But I have also started training. I’ve done a whole two sets of walking for 25 minutes. Right now my pace is such that it will take me just over two hours and ten minutes to finish the entire 10k. If I could keep the pace up for the entire time. Which I can’t. The goal is to be able to run, or more likely walk, the entire 10k in 80 minutes by September.
I’m going to at least try to be smart about this. I’ve looked up various workout plan. Most of the couch to 10k type training starts with the assumption that you are able to walk briskly for 30 to 40 minutes at a time. This is not my idea of “couch”, by the way. So I swallowed my pride and started looking for training programs for obese people. And I actually found one that seems like it would work.
I have this bad habit of deciding every spring that this is the year that I’m going to get in shape, this is the year that I start running again. I always start with one of these training programs that claim to help you get from flab to fab in a sensible way. And every year I inevitably injure myself. I pull a muscle or get a stress fracture or just plain overwork myself, trying to keep up with the program. As embarrassing as it is to even think about, I’m going to have to accept the fact that I need to train myself before I can even think about starting one of these training programs. I’m actually planning to finish this race. And I don’t want to injure myself doing it.I started working for a new company in October. My current employer is very invested in workers feeling good in general. There’s lots of social activity for everyone and that includes exercise. On Tuesday, after lunch, we all got an email informing us, that the company is once more sponsoring people wanting to sign up for Helsinki Midnight Run. It arrived at a weak moment when I was already considering doing something along those lines. And I somehow found myself signing up for it.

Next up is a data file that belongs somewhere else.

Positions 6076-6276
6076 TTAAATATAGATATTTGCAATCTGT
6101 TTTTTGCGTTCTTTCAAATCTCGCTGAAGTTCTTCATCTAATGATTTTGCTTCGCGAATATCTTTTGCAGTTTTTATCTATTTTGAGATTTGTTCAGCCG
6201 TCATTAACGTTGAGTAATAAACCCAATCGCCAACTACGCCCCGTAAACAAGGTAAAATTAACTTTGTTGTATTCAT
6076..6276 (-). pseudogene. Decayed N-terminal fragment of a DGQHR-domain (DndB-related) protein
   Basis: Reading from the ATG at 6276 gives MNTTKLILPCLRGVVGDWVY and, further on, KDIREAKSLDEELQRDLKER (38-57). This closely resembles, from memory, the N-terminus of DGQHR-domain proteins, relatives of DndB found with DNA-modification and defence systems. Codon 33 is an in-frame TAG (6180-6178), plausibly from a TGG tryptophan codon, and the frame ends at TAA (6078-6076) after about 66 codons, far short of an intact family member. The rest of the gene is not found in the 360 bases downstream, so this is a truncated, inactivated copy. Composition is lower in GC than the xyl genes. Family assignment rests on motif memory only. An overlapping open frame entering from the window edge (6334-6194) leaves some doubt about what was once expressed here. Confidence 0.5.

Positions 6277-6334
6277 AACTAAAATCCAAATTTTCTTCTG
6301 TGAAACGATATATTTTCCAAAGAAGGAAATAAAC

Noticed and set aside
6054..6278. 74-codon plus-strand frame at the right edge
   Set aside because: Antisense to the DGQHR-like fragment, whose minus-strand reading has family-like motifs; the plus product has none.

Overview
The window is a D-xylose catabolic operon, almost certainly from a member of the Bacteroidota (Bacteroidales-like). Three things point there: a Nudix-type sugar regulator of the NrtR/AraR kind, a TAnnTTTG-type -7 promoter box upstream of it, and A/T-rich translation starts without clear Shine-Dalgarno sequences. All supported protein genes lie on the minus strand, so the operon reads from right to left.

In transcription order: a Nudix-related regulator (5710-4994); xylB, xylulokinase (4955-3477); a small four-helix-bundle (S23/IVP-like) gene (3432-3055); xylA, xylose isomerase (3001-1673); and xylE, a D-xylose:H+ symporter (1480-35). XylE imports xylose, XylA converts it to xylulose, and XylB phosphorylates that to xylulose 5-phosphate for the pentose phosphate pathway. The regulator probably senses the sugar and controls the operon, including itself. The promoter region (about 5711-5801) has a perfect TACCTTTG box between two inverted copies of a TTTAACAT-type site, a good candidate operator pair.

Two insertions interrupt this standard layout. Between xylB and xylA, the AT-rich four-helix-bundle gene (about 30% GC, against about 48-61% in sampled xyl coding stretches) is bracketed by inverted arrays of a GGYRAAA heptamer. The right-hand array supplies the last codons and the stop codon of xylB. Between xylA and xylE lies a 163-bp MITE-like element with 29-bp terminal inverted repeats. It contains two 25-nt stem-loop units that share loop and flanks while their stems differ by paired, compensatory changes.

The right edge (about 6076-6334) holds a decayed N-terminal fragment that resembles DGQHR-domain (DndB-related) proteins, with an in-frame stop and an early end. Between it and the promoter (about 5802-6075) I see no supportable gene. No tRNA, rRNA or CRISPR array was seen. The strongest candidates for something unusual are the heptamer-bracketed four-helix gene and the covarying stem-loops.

I look nothing like a runner, and maybe I never will. That doesn’t stop me from doing it, though. I’m using RunKeeper to track my progress, mostly because I like their interface, but also a little bit because my friend Steve works at RunKeeper and I’m biased toward anything my friends are working on. I even got a month of their subscription service to see if there’s some benefit to that. Right now the app doesn’t have enough data for me to say one way or the other. At some point, I’ll most likely getting back to Zombies, Run! just to keep myself entertained. I’ve recently also gotten into using Dragon Naturally Speaking and they have a pretty good app for dictating while out and about, so no doubt quite a few blog posts and possibly some stories will get dictated while I’m doing the thing. In fact, most of this post was dictated while walking.
I’m doing this thing. Is there something you’ve been thinking about doing? What’s stopping you?Read More
I am completely addicted to self-help books. And to be honest, it doesn’t really make all that much sense. I’ve always been someone who laughs at claims of miracles, the first to distrust things that feel too easy. So what on Earth keeps on possessing me into buying and reading book after book telling me that I too can unlock my hidden potential?
To be clear, I’m not really one of the people who believe in The Secret. I think everything worth achieving will by necessity take a lot of work. If it wasn’t hard to do, everyone would be doing it.
On the other hand, I’m getting up at around 05:00 on most weekdays because of Hal Elrod’s Miracle Morning. I’m writing my 750 words in morning pages every day because of Julia Cameron’s The Artist’s Way. During my morning pages I do my daily WOOP because of Gabrielle Oettingen’s Rethinking Positive Thinking. These are not the only self-help books I’ve read, nor are they the only practices I’ve tried. Just the ones I’ve found to work for me.
And that’s the thing, isn’t it? Finding things that work for you. Wherever they come from. And maybe that’s not so embarrassing after all.Read More